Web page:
Agassi's entry a boon for D.C.tournament Wimbledon champ boosts ticket sales

July 08, 1992|By Ashley McGeachy | Ashley McGeachy,Staff Writer

Ticket sales for the NationsBank Classic next week in Washington have skyrocketed since Andre Agassi won Wimbledon on Sunday.

"It's been absolutely amazing," said tournament director Josh Ripple, who gave Agassi a wild card into the tournament on June 25. "There has been a rush in the last 48 hours. Ticket sales are 20 to 25 percent higher than they were at this time last year, and that's only going to snowball over the next few days.

"With Agassi's entry and both his and [John] McEnroe's results [at Wimbledon], the phones have been going wacko."

Agassi beat Goran Ivanisevic, 6-7 (8-10), 6-4, 6-4, 1-6, 6-4, to win his first Grand Slam tournament, and McEnroe teamed with Germany's Michael Stich to win the Wimbledon doubles championship over Jim Grabb and Richey Reneberg, 5-7, 7-6 (7-5), 3-6, 7-6 (7-5), 19-17.

Agassi and McEnroe, who will play doubles together in the tournament, are two of the players scheduled to play in what Ripple calls the strongest field for the Washington tournament in 15 years.

"Seven of the top eight seeds are in the top 20," Ripple said. "That's huge for us. Washington has been a tournament where you get two or three star, marquee players. Normally, the eighth seed is ranked around 100. That's not the case this year."

Although the singles draw will not be made until Saturday, the top seed probably will be fifth-ranked Petr Korda, followed by Agassi, who now is ranked No. 9.

Ivan Lendl, who was sworn in as a U.S. citizen yesterday, probably will be seeded third. Lendl retired from his fourth-round match at Wimbledon against Ivanisevic, complaining of a strained back, but Ripple expressed confidence he will play in Washington.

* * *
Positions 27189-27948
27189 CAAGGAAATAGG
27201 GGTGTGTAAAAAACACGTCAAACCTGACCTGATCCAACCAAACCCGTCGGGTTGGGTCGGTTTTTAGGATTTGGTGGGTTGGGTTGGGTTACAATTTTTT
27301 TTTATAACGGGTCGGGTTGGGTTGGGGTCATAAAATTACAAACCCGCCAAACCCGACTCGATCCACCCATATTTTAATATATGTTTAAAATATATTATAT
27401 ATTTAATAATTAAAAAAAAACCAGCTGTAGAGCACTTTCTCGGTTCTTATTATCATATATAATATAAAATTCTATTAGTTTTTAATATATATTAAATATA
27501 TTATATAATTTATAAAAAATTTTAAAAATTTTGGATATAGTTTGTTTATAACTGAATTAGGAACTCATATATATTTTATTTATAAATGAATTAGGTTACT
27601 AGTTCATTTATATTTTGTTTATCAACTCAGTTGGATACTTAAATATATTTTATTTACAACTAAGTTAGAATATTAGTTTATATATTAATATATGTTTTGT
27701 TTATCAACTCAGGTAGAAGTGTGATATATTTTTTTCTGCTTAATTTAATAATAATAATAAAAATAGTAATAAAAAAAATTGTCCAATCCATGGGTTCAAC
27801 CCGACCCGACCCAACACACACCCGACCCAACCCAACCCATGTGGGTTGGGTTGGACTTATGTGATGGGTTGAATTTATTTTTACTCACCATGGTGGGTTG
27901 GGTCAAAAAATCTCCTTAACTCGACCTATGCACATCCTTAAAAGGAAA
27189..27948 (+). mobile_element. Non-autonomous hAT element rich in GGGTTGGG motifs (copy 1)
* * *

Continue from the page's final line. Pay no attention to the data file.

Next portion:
"Based on Ivan's track record -- he's dropped out of the tournament the last few years -- you always get nervous," Ripple said. "But I talked with him yesterday and he asked what ball we were playing with so he could practice with it."

Aaron Krickstein, Brad Gilbert, McEnroe, MaliVai Washington and Derrick Rostagno round out the top eight seeds.

Bjorn Borg, who won 11 Grand Slam championships and is attempting a comeback, also received a wild-card entry into the tournament.

"We felt it was worthwhile to approach him several weeks ago when the field looked a little weak and Andre hadn't said whether he would come or not," Ripple said. "We felt it would be a good opportunity for the people here to see him play."

Borg looks forward to playing for the first time in Washington.

"I've been in Sweden in June working very hard," Borg, 36, said last week. "I'm looking forward to coming to the States again. Hopefully, I'll play a lot of matches. That's what I need. You can practice all you want, but you need that match play."

Though tickets are selling fast, Ripple said, decent seats are still available.

"Normally, we probably are sold out for the last weekend by the end of this week," he said. "We'll be sold out for the last three to four sessions -- Friday evening and maybe even the Thursday evening quarterfinals -- by the end of this week."

Facts and figures

+

What: NationsBank Classic

When: Qualifying is 10 a.m. on Saturday and Sunday. The main draw begins at noon Monday. The final will be July 19.

Where: William H. G. FitzGerald Tennis Center, 16th Street and Colorado Avenue, N.W., Washington. From Baltimore, take Interstate 95 South to the Capital Beltway West. Take Exit 31 (Georgia Avenue) south to 16th Street. Take 16th Street south to Colorado Avenue.

Surface: Deco Turf II

Players: Two-time defending champion Andre Agassi, John McEnroe, Petr Korda, Ivan Lendl, Brad Gilbert, Aaron Krickstein and Bjorn Borg are among the field of 56 players.

Prize money: $625,000

Tickets: Can be purchased at all TicketMaster outlets, including area Hecht's stores, or can be charged by phone by calling (202) 432-SEAT. Prices range from $6 to $33.

Baltimore Sun Articles
|
|
|
Please note the green-lined linked article text has been applied commercially without any involvement from our newsroom editors, reporters or any other editorial staff.